Photo: SDO/NASA/Getty Images
NASA scientists detected a large sunspot on the surface of the Sun pointing towards Earthwhich opens up the possibility of a solar flare.
The researchers explained that since the sunspot was detected, which was identified as AR3038, its size has doubled which generates alarm among scientists since if the flare occurs it could directly affect our planet.
According to the observations made so far, the spot has evolved at an accelerated pace since the growth that they have been able to identify occurred in a period of about 24 hours.
“AR3038 has an unstable ‘beta-gamma’ magnetic field that harbors energy for M-class solar flaresand it is directly in front of the Earth”, the experts affirmed.
In images published by NASA’s Solar Dynamics Observatory, the movement of the sunspot can be observed, as well as its growth, something that, although relatively common, keeps scientists alert.
The reason for alarm in the face of these types of events lies in the fact that they can produce enormous waves of radiation that could be fatal.. These spots usually appear in areas with powerful magnetic fields.
Although there has been no solar flare so far, if it does occur it could be a category M event, which is the second strongest type of flare that has been studied.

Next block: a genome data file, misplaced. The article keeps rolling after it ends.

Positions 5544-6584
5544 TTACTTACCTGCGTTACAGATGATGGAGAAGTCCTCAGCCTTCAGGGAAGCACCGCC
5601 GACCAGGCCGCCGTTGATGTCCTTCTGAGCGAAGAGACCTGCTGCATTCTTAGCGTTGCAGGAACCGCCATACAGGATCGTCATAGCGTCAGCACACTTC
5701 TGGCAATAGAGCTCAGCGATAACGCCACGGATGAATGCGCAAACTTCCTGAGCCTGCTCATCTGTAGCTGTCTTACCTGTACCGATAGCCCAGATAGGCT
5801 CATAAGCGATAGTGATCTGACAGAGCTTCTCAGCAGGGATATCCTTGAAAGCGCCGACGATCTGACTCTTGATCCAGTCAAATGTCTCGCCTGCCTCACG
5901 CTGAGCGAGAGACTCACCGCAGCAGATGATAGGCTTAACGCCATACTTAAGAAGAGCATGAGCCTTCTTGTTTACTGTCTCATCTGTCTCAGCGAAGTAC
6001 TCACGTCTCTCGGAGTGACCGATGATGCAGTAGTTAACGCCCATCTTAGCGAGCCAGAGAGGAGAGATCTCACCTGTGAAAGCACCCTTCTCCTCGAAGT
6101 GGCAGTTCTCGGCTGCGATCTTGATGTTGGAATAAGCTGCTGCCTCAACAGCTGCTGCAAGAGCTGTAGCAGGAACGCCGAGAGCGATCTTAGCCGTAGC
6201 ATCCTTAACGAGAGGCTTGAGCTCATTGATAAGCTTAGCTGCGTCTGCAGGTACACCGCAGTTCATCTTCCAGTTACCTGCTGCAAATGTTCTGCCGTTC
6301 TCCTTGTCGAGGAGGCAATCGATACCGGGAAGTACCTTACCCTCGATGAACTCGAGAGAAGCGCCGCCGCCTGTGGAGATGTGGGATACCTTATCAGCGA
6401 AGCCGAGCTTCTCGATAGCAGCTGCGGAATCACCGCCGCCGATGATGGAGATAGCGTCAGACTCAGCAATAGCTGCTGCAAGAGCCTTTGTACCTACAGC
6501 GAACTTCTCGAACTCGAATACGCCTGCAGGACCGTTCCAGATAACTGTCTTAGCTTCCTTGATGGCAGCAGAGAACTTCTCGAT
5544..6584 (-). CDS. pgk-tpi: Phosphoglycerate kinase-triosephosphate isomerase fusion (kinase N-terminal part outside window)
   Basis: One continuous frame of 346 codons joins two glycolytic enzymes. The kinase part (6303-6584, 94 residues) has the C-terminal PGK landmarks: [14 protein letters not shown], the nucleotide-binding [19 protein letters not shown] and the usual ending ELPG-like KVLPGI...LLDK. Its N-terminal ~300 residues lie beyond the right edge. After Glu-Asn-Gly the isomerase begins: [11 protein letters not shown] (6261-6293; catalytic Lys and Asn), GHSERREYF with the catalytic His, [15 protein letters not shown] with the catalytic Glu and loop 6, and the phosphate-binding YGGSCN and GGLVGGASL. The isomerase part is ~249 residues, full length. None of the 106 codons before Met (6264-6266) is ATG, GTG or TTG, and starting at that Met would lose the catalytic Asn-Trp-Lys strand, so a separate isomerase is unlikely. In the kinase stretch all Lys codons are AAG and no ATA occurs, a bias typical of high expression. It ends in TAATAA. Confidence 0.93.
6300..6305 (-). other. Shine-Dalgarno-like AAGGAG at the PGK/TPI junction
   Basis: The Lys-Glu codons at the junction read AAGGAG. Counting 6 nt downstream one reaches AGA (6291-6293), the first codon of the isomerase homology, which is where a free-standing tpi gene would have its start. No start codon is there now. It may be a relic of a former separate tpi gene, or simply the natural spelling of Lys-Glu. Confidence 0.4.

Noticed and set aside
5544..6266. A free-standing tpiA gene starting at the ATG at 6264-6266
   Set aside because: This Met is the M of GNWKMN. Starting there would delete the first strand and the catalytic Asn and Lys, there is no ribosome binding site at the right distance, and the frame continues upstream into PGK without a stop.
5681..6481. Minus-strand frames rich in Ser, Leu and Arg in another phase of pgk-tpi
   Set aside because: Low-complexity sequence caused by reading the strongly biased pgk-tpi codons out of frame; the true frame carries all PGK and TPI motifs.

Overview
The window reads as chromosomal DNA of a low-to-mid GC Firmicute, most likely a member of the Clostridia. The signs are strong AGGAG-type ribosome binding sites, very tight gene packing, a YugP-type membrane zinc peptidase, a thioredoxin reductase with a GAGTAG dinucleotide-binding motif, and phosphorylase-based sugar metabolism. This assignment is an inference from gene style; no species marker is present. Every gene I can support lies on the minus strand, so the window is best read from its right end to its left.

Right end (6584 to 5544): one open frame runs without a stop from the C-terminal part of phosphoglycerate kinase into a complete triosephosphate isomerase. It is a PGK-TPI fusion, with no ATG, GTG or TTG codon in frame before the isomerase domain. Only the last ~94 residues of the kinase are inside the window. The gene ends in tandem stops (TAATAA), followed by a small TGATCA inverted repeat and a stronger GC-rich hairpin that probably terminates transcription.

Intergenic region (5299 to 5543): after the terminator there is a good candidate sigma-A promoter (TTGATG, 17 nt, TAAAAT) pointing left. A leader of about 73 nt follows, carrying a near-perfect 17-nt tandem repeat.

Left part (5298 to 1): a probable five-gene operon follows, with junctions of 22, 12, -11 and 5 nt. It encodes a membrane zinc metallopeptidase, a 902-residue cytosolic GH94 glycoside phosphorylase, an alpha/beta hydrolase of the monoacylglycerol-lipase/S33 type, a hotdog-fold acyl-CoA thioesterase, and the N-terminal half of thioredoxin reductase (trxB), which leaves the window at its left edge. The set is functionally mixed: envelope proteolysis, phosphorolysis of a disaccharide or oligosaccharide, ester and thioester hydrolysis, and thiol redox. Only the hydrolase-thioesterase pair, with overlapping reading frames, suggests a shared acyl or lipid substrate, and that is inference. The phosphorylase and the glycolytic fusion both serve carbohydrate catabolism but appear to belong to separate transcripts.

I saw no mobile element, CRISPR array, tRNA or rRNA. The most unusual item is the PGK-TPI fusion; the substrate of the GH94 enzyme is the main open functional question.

A flare of this type would release a large amount of radiation, however, as it is a relatively common event, it should not be capable of causing physical damage on Earth.. However, it will most likely cause a radio blackout of approximately 10 minutes.
“The explosive heat from a solar flare can’t reach our globe, but electromagnetic radiation and energetic particles can. Solar flares can temporarily alter the upper atmosphere by creating disruptions with the signal transmission from, say, a GPS satellite to Earth, causing it to drift by many meters.
The space agency also explained that a more harmful type of flare can become class x which, in addition to being capable of creating long-lasting storms on the surface of the Sun.they can also damage satellites and communications systems.
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